TEFL Tips for Teen Students

English students in Nepal. pixabay.com CC0

Written by  July 18, 2016

Keeping up the conversation with your adolescent learners.

“How old are you?”

It’s one of the first questions my students ask me. It doesn’t help that I have the face of a high schooler, or that I graduated from university less than a year ago. With a room full of 16 to to 18-year-olds, I have to make a clear effort to identify myself as teacher rather than peer. I should also add that I gave up on the dress pants and blouse ensemble early on, resorting to sneakers and jeans in an exaggerated gringa fashion. (I figured that there was no point in trying to blend in; I stand out in a crowd of Colombians like the frowning white witch with a messy ponytail.)

In this classroom, I feel at ease—totally relaxed. Whereas working with children makes me anxious, and I’m never sure how to respond when adult students compare me to their children, teaching teens feels fun.

High school is challenging enough. So for students who attend extra English classes outside of their school day, don't bore them with fill-in-the-blank worksheets.

 But when I scan the Internet for EFL activities for teens, most of them make me cringe. Whereas most adults grasp the basics of connecting with children—interactive games, music and dancing, arts and crafts—it seems it’s easier to forget how to connect with teenagers. It may help that I’m only 22, and still relive the horrors of high school in my nightmares.

Teenagers already have a host of problems to deal with: navigating relationships with parents, applying to universities, fighting with friends, and for one of my students, breaking up with her novio every other week. High school is challenging enough. So for students who attend extra English classes outside of their nine-hour school day, I would hate to bore them with more fill-in-the-blank worksheets and rehearsed group presentations than are minimally required.

Every digression from the textbook is learning opportunity. Grammar is something we want to “get over with.” Don’t know what “get over with” means? Great, let’s “move on” and talk about phrasal verbs.

Since my two-hour-long teens’ class is the only interaction they have with a native speaker—let alone the limited time they have to actively speak English—I like to cover the course material efficiently to leave time to chat. Tell me about your boyfriend. Can you describe his personality? What do you like to do together on the weekends? Here’s another phrasal verb: Do you know what it means to “break up” with someone? What’s the worst way to break up with someone? (“Over Whatsapp, obviously.”) The best way? (“Just say, ‘It’s not you, it’s me.’”) The main classroom challenge is to get teens to start talking. But once they begin, they won’t want to stop.

Give your teens’ classroom atmosphere a boost. Here are a few tips to help:

Encourage natural classroom conversation by treating your students like friends.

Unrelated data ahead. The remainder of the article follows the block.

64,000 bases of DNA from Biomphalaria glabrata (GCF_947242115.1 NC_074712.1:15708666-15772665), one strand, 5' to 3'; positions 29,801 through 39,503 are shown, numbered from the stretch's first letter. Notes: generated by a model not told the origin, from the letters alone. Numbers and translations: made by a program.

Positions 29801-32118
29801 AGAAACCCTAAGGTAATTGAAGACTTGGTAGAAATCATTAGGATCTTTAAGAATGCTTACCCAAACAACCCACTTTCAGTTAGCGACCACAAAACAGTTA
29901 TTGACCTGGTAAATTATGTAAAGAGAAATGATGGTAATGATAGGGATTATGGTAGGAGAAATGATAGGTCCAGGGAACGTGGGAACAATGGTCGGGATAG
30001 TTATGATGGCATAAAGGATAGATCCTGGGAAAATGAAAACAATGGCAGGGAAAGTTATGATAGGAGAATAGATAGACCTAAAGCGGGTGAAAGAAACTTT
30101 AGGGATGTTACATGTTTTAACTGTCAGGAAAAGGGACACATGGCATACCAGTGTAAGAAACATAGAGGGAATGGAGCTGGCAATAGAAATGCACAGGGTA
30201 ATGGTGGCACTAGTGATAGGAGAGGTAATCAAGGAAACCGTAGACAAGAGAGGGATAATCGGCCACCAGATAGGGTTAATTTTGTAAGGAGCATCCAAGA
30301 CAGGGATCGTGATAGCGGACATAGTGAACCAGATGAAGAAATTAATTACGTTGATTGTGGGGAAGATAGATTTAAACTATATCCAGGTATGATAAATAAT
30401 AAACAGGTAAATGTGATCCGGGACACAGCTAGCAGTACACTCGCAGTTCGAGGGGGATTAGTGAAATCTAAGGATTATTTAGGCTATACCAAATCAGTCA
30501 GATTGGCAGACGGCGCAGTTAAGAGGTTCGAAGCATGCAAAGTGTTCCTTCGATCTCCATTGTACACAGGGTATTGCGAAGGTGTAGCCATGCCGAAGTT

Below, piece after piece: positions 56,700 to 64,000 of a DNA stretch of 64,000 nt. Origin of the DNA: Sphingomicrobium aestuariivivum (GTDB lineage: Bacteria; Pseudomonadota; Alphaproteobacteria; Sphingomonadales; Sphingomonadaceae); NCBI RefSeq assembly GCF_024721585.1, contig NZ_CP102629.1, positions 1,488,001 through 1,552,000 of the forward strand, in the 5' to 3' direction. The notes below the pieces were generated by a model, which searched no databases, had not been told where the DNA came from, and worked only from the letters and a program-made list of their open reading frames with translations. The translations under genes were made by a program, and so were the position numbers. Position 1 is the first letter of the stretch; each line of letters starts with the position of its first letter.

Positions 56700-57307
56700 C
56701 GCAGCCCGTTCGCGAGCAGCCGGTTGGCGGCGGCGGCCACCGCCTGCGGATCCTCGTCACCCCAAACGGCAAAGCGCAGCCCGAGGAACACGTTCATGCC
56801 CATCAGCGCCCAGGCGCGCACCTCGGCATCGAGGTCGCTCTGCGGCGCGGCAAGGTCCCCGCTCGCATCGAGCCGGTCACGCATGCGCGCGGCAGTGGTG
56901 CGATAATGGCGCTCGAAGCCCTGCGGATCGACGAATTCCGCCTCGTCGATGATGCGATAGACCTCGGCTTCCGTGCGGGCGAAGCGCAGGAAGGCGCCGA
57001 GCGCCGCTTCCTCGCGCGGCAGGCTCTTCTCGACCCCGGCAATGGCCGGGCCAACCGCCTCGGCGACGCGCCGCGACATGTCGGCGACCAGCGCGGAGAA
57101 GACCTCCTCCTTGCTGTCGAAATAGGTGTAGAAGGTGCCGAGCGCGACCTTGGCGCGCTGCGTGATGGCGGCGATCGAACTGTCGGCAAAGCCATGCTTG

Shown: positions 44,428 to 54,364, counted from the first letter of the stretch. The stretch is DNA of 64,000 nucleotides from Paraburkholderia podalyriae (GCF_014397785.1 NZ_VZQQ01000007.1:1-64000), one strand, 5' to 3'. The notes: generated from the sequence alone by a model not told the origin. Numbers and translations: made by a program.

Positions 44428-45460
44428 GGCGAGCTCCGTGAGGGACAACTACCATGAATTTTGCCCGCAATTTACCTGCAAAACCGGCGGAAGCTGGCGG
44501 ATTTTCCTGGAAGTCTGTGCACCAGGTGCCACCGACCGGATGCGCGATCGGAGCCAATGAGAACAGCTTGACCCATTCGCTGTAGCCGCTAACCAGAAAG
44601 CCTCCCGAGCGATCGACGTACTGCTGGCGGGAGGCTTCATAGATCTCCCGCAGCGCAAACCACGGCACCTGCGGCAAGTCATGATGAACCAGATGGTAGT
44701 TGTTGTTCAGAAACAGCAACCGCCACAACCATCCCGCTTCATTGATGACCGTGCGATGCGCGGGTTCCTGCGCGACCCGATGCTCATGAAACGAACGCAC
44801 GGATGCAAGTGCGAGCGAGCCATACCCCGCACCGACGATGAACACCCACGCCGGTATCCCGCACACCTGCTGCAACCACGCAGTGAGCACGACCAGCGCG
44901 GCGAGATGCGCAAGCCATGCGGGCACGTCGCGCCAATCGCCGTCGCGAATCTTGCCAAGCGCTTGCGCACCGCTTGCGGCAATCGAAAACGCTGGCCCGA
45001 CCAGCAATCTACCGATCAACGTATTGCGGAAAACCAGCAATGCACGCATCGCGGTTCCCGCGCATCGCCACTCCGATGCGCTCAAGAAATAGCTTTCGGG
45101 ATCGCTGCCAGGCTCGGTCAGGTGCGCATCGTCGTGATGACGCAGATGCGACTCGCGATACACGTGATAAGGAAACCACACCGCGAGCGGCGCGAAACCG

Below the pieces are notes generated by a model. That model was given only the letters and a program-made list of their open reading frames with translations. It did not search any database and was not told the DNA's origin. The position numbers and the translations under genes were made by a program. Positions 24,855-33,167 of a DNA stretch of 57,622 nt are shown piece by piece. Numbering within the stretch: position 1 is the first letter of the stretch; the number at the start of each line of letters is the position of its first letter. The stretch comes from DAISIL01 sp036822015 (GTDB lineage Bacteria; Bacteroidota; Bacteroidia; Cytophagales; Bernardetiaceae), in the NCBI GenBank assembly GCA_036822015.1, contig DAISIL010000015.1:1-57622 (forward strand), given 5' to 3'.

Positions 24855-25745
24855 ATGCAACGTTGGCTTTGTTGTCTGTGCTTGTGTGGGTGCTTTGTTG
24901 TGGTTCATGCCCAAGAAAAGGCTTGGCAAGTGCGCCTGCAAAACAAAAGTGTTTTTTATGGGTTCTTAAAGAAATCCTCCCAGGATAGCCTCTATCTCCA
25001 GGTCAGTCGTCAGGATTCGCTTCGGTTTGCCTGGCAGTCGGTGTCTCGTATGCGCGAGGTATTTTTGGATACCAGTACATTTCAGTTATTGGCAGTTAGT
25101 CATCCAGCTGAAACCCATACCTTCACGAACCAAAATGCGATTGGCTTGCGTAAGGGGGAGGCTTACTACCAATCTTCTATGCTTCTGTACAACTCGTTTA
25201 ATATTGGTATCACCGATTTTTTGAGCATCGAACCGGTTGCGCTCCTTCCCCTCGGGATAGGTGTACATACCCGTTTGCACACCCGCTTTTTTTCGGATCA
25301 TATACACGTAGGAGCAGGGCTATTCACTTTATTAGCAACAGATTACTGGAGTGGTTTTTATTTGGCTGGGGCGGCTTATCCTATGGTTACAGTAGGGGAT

This is typically a no-go in terms of classroom management. But I’ve found that if I share a little bit about myself, they do so in return.

Don’t operate around strict or even vague conversation topics or starters.

Stay away from "tell me about your favourite vacation" or "share a funny childhood memory." Instead, aim for controversy. Have you ever told a white lie? Have you ever been robbed? Do you think gay marriage should be legal in your country? Do you trust the media?

When the overall energy is low and your usual tactics aren’t working, succumb to TV.

It’s okay; we all have those days when going to work or class seems like the worst thing in the world. So while devoting a full class to a full-length movie isn’t the most effective use of class time, a short TV series serves as a reward, a mental break, and a lesson in listening all at once.

My intermediate-level students love Extra English. The series is developed by the BBC for English learners and available on YouTube. The actors speak a little slower, the story line is simple and funny (following two London flatmates and their visitor from Argentina), and it includes subtitles in English. My students feel excited when they understand the show, and they let out a few laughs in the process.

Chocolate always helps.

Whereas “break time” for children resembles an explosion of cookies and soda that results in a disastrous sugar high, a small offering of candy can boost the mood of an entire class of teens (and adults, if we’re being honest).

I like to give my students a scenario, and ask them to share a story. “Tell me about a time when...” and they receive a treat in return. Never underestimate the power of sugar to get your class talking.

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Published in Work Abroad Blogs
Caroline Cassard

Caroline Cassard is a travel and food-enthused English language teacher from the U.S. Excited to explore Latin America and beyond, she scavenges for vegetarian meals and attempts to pick up the local language between classes.

Website: carocrunch.com

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